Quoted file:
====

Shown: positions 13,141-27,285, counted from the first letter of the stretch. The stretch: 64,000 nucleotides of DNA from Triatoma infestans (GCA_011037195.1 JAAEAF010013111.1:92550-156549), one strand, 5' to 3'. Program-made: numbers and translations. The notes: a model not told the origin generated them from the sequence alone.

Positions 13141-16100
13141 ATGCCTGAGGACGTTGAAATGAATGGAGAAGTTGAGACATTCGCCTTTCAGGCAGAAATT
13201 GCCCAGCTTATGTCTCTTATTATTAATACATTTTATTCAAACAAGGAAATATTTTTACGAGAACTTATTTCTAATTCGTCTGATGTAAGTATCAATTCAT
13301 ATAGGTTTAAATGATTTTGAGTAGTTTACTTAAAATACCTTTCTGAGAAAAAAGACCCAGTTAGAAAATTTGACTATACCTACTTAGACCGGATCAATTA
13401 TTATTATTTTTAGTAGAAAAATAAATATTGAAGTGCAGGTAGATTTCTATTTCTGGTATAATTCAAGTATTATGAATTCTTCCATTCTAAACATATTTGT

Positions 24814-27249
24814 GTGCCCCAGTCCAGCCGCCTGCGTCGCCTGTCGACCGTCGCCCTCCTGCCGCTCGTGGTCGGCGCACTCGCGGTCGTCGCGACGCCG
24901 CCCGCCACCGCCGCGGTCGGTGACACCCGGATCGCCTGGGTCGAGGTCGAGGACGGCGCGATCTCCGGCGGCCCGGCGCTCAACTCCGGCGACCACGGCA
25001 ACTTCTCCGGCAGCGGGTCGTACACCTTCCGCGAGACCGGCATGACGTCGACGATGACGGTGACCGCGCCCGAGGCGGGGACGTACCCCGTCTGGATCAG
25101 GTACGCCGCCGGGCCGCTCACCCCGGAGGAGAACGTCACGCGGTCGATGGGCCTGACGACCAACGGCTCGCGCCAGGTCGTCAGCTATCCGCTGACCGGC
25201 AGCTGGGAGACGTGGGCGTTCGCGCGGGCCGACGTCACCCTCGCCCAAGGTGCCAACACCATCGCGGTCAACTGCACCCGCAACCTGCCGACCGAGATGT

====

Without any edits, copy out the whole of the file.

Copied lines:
Shown: positions 13,141-27,285, counted from the first letter of the stretch. The stretch: 64,000 nucleotides of DNA from Triatoma infestans (GCA_011037195.1 JAAEAF010013111.1:92550-156549), one strand, 5' to 3'. Program-made: numbers and translations. The notes: a model not told the origin generated them from the sequence alone.

Positions 13141-16100
13141 ATGCCTGAGGACGTTGAAATGAATGGAGAAGTTGAGACATTCGCCTTTCAGGCAGAAATT
13201 GCCCAGCTTATGTCTCTTATTATTAATACATTTTATTCAAACAAGGAAATATTTTTACGAGAACTTATTTCTAATTCGTCTGATGTAAGTATCAATTCAT
13301 ATAGGTTTAAATGATTTTGAGTAGTTTACTTAAAATACCTTTCTGAGAAAAAAGACCCAGTTAGAAAATTTGACTATACCTACTTAGACCGGATCAATTA
13401 TTATTATTTTTAGTAGAAAAATAAATATTGAAGTGCAGGTAGATTTCTATTTCTGGTATAATTCAAGTATTATGAATTCTTCCATTCTAAACATATTTGT

Positions 24814-27249
24814 GTGCCCCAGTCCAGCCGCCTGCGTCGCCTGTCGACCGTCGCCCTCCTGCCGCTCGTGGTCGGCGCACTCGCGGTCGTCGCGACGCCG
24901 CCCGCCACCGCCGCGGTCGGTGACACCCGGATCGCCTGGGTCGAGGTCGAGGACGGCGCGATCTCCGGCGGCCCGGCGCTCAACTCCGGCGACCACGGCA
25001 ACTTCTCCGGCAGCGGGTCGTACACCTTCCGCGAGACCGGCATGACGTCGACGATGACGGTGACCGCGCCCGAGGCGGGGACGTACCCCGTCTGGATCAG
25101 GTACGCCGCCGGGCCGCTCACCCCGGAGGAGAACGTCACGCGGTCGATGGGCCTGACGACCAACGGCTCGCGCCAGGTCGTCAGCTATCCGCTGACCGGC
25201 AGCTGGGAGACGTGGGCGTTCGCGCGGGCCGACGTCACCCTCGCCCAAGGTGCCAACACCATCGCGGTCAACTGCACCCGCAACCTGCCGACCGAGATGT